County hires jail consultant
COTTONWOOD - Yavapai County officials decided Monday, Aug. 17, to pay more than $157,000 to a consultant for an evaluation and plan for county jails to be completed within six months.
The decision comes in the wake of a failed effort by county officials last fall to double the Yavapai County Jail District sales from 0.25 percent to 0.5 percent. Voters rejected the county's proposal by a margin of 4 percent in November.
"Speaking for myself, the reason that we're looking at this contract is specifically to answer questions that we believed we had the answers to, but we want to make sure the answer is correct as possible," Board of Supervisors Chairman Craig Brown said.
Supervisor Thomas Thurman underscored the expectation that the jail study will not be influenced by politics.
"You're not being told by us or the sheriff's department how to morph this around, correct?" he asked, to which Karen Chinn, president of Chinn Planning Inc., gave an affirmative response.
Supervisor Rowle Simmons added his own comments, seemingly directed at naysayers, that Chinn Planning cannot directly benefit from the proposals within the assessment.
"If, in fact you recommend something, you cannot be part of the fix," he said.
Brown too chimed in with comments he wanted underscored.
After reading the cost listed in the agenda, he made a point of emphasizing the point. "Is The Courier getting that?" Brown asked after reading the $157,160 price tag for the jail study.
Thurman also asked Chinn's opinion of the "tent city" approach to county jails that has gained national spotlight at Maricopa County jails.
"I would be afraid of the lawsuits," she said, adding that incarceration "should be done in a humane, safe and efficient way."
Chinn said she has 30 years of experience with planning projects like the jail assessment for Yavapai County, and she's been running her own company in Long Beach, California, for 22 years.
Ken Van Kueren, director of facilities for Yavapai County, said the Board of Supervisors, which also functions as the board of directors for the jail district, asked him in January to seek proposals for a needs assessment and planning, leading to the selection of Chinn Planning Inc. for the contract.
Chinn's experience includes a long list of city and county jails, and state and federal prisons across the U.S. In Arizona, she provided planning for the Mohave County Jail in Kingman and a private prison in Eloy.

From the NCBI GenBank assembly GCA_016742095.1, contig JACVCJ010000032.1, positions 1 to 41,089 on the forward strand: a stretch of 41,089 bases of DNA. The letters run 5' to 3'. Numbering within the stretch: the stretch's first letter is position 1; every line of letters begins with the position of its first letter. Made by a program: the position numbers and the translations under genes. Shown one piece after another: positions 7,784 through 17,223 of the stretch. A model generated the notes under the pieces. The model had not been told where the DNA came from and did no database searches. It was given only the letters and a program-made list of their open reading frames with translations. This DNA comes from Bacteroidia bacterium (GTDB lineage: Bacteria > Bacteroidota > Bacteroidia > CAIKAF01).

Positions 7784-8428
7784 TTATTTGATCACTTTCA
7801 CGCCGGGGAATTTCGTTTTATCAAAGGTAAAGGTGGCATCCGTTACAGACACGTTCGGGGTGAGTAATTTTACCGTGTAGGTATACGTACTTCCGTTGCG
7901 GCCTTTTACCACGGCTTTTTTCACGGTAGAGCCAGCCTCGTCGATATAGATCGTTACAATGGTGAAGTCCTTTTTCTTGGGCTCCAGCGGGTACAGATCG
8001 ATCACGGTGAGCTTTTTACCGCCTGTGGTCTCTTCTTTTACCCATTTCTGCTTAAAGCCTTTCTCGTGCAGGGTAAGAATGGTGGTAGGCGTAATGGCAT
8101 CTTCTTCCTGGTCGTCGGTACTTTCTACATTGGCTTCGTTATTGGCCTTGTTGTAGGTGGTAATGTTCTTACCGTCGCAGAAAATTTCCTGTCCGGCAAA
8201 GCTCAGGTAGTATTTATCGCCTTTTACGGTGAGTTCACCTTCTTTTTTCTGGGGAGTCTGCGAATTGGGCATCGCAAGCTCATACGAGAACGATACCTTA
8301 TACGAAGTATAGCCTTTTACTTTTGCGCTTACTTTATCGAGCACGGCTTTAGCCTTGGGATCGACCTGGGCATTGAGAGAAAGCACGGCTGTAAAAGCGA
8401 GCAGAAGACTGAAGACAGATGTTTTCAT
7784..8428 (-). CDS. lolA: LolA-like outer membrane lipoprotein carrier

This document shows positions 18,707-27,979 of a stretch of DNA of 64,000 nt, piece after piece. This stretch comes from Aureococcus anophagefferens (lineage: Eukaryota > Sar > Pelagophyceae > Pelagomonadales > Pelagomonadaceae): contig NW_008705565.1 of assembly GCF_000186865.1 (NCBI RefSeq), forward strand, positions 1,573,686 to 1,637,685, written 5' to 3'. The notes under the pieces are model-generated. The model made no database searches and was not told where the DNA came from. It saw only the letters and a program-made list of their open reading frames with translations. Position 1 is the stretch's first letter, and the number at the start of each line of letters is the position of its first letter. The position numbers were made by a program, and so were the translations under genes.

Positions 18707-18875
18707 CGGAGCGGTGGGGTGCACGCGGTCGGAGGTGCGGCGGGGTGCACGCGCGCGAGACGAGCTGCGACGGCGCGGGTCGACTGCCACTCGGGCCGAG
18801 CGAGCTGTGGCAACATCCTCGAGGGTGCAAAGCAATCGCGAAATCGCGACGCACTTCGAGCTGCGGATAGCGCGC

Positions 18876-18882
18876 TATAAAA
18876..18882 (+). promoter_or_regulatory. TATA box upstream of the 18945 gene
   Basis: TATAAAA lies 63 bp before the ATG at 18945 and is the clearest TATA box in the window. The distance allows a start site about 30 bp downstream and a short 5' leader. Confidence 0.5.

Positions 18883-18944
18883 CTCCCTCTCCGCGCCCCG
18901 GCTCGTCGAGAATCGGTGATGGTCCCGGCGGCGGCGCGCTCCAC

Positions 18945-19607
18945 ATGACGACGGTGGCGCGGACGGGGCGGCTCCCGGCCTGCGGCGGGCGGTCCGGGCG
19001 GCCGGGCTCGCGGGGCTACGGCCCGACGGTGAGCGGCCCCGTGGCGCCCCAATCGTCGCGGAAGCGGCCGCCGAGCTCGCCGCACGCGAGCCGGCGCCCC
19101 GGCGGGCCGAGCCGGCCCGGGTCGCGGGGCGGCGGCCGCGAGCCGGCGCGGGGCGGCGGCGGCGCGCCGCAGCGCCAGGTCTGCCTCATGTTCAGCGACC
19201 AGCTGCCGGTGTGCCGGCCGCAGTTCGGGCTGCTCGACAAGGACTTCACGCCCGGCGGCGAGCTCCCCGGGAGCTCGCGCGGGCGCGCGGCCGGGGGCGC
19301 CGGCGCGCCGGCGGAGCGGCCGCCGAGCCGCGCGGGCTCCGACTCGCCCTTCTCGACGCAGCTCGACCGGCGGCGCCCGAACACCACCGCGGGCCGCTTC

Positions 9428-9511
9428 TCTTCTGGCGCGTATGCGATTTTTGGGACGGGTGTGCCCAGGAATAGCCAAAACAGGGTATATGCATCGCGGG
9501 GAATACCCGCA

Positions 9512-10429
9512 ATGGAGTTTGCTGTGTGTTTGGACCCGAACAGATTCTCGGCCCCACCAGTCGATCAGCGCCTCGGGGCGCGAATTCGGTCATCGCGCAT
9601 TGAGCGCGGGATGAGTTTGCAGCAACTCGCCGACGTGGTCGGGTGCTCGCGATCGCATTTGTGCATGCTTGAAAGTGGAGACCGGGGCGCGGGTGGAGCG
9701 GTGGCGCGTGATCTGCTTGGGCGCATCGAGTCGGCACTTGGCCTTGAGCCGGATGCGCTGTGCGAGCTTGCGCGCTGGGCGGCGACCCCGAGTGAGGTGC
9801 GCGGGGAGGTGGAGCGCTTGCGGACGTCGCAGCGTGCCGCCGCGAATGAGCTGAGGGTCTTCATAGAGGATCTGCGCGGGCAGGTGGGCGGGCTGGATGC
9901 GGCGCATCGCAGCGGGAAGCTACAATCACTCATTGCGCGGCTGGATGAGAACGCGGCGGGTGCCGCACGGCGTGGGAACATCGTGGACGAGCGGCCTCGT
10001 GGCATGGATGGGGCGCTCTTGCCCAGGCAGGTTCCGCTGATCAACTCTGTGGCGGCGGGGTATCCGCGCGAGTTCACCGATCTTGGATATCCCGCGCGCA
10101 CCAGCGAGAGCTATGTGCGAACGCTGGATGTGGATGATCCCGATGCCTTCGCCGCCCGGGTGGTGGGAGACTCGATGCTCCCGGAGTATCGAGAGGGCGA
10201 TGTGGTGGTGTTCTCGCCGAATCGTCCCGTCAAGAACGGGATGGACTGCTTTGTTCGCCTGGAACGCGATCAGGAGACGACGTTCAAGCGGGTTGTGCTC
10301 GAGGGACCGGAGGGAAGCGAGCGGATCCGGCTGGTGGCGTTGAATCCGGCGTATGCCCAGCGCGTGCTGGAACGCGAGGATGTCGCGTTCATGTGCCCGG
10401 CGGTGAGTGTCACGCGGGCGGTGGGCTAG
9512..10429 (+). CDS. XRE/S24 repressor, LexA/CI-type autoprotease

Addressing the fact that the Camp Verde Detention Center is not in the county's main population center in Prescott and Prescott Valley, she said she's dealt with several similarly situated communities.
"While it's going to be unique to Yavapai County, some of those issues I've dealt with throughout the United States," Chinn said.
She outlined a process including meetings with a project advisory committee over several months. When she finishes, Chinn said her company will deliver a needs assessment for the jail, including inmate forecasting as well as requirements for staffing and square-footage.
She said her goal is to provide the information community leaders need to make informed decisions.
"A lot of times there's information that's out there that's not correct," she said. "I'll go in to a jurisdiction and they say, 'Our jail is so overcrowded because crime and arrest is up.' And that's not even the truth."
She pointed to figures showing declining arrest rates in Yavapai County, even as population increased.
Within her proposal to the county, she provided 10-year totals indicating arrests were down 2.7 percent from 2004 to 2013, though the decline in arrest rates slowed since 2010. In 2013, Yavapai County's arrest rate was about 40 arrests per 1,000 county residents, a sharp drop from the 64.6 arrests per 1,000 residents in 2004.
Part of Chinn's study will be to look at those trends, offense rates and other factors to project the county's jail needs in 10-year increments for a total of 30 years.
The contract also includes an analysis led by Larry Smith, with DLR Group's Phoenix office, to assess existing facilities and present the county with options for construction and costs to meet the needs outlined in Chinn's assessment.
Chinn noted that facilities represent about one-tenth of the county's jail-related costs.
She explained operational costs - primarily labor, transportation and utilities - represent a larger figure of jail operations.
Follow reporter Les Bowen on Twitter @NewsyLesBowen. Reach him at 928-445-3333, ext. 1110, or 928-830-9503.